Study points to concern in the community of caregivers about the aging of the Hispanic population
The new report from the American Heart Association (AHA) warns of the need to generate more resources to carry out this work.
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The recently published report by the American Heart Association (AHA) highlights the need to ensure the achievement of the resources that caregivers and care recipients need to carry out their work.
The concern becomes even greater if one takes into account that, according to a recent census report, between the years 2010 and 2020 the Hispanic community aged at a faster rate than the rest of the country, a population that has been closely related to the care of the adult population in the United States, not only within their families, but as a professional vocation.
“For many Hispanic/Latino people in the U.S., caregiving is a natural part of family life. Among Mexican Americans, for example, family caregiving has been a cultural norm even under extreme circumstances. However, research suggests that sense of familism may be fading as younger generations become more acculturated or individualistic due to personal circumstances such as work obligations,” highlights AHA.
Spotlighting the Latino Caregiver
The report indicates that in 2020 the Hispanic community in the U.S. reached an average age of 30 years, an increase of 2.7 years compared to 2010, and 4.2 years compared to the year 2000.
For its part, the median age of the non-Hispanic population was higher, close to 41 years, an increase of only 1.5 years since 2010.
"I actually have a sign outside my office that says, 'If aging is not your issue, it soon will be,'" said Adriana Pérez, an associate professor of nursing and the Anthony Buividas Term Chair in Gerontology at the University of Pennsylvania in Philadelphia.
Pérez also refers to how the number of Hispanic adults 65 and older has nearly tripled since 2000, to approximately 4.9 million in 2020, and by 2060, that number is forecast to quadruple.
Hispanic Caregiver Characteristics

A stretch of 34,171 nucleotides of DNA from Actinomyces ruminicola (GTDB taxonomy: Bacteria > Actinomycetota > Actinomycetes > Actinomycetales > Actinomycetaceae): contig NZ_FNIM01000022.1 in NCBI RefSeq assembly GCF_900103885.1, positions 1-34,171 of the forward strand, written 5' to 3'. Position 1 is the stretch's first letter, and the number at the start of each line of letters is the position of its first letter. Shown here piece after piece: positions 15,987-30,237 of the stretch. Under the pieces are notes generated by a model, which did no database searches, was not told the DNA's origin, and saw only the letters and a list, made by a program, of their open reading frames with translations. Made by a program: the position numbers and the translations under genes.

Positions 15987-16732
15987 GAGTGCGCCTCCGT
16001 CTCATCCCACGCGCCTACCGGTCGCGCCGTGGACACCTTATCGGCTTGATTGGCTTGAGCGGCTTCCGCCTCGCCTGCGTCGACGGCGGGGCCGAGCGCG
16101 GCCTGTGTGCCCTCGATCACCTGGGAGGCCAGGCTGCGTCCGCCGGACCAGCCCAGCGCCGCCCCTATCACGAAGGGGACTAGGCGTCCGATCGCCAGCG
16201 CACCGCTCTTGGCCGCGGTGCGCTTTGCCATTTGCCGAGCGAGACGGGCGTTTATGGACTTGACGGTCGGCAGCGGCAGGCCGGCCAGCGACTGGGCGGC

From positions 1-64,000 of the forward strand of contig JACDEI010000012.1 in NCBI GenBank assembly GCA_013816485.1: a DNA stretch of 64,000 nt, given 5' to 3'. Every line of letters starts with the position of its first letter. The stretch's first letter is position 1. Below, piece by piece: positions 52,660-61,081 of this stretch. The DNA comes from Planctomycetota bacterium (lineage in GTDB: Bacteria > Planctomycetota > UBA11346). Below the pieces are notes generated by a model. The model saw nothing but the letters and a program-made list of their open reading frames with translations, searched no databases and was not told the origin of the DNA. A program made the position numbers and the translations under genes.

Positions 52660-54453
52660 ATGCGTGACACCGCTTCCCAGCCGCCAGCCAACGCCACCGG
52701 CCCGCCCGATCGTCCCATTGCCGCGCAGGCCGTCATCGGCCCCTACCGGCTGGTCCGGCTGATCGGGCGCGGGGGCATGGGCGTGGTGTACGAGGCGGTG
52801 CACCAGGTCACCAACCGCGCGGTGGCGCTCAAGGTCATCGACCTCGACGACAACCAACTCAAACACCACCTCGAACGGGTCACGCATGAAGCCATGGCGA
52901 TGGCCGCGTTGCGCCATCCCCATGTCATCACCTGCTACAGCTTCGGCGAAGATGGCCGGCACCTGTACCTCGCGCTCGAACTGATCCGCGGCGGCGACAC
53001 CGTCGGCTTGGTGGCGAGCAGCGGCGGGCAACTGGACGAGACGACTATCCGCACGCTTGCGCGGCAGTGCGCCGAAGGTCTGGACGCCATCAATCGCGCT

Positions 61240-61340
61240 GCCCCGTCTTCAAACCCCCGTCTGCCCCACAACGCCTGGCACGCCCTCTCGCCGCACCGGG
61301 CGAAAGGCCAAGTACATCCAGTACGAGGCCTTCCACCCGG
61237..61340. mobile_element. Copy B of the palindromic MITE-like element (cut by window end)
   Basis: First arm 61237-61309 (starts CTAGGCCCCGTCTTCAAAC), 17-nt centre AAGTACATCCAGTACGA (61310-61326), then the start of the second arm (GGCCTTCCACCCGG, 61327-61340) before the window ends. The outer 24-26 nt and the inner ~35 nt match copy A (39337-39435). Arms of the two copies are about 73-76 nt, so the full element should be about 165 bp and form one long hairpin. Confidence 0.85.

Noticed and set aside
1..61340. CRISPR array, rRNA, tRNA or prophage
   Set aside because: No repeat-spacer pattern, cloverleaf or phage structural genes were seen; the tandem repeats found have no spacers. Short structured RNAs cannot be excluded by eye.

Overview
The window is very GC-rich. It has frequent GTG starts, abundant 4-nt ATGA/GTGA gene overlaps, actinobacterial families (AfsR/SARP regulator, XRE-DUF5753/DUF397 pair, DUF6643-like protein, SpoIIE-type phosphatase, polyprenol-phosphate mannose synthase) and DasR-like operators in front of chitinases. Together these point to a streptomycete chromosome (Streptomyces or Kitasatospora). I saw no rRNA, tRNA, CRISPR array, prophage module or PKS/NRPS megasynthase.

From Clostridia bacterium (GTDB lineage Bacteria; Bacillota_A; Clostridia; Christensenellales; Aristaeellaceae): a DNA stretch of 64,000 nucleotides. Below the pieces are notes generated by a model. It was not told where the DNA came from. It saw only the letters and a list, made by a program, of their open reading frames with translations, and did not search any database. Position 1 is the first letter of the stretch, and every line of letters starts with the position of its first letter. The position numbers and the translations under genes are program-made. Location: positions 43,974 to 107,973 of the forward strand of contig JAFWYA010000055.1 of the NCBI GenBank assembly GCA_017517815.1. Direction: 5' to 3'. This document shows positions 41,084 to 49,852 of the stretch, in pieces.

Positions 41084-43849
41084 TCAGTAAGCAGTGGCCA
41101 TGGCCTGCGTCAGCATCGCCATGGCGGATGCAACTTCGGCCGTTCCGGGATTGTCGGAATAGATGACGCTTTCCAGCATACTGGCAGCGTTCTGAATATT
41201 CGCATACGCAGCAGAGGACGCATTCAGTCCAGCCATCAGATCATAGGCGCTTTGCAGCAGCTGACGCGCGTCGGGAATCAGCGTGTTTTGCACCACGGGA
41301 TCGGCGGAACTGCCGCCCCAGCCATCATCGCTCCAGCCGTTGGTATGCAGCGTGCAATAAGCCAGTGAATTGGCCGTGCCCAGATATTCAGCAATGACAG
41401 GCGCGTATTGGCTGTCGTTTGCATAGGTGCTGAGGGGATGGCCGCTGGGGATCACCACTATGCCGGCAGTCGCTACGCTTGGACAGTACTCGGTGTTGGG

The study points out that when it comes to caring for elderly relatives, the Latino community in the U.S. faces unique challenges, such as the following:
- Latino caregivers are an average of 43 years old, making them younger than those of other racial and ethnic groups
- According to a report from the National Alliance for Caregiving (NAC) the person being cared for is typically around the age of 67, with more than one medical condition
- Latino caregivers report more financial and personal pressures, and often have full or part-time jobs
- The NAC report also shows that among all demographic groups, Latinos use the fewest resources for help or information for caregivers
In July, the U.S. Department of Health and Human Services released a new model to ease the burden on unpaid caregivers.
"One of the main challenges (for Latino caregivers) is the lack of outreach. Resources often aren't always available in Spanish. Lower income and a lower rate of medical insurance put health services even further out of reach. The alphabet soup of programs and services to help older adults and their caregivers are often under-resourced and overwhelmed by the number of people who need care,” added Pérez.
AHA highlights in its report the life story of María Aranda, executive director of the Edward R. Roybal Institute on Aging at the University of Southern California Suzanne Dworak-Peck School of Social Work.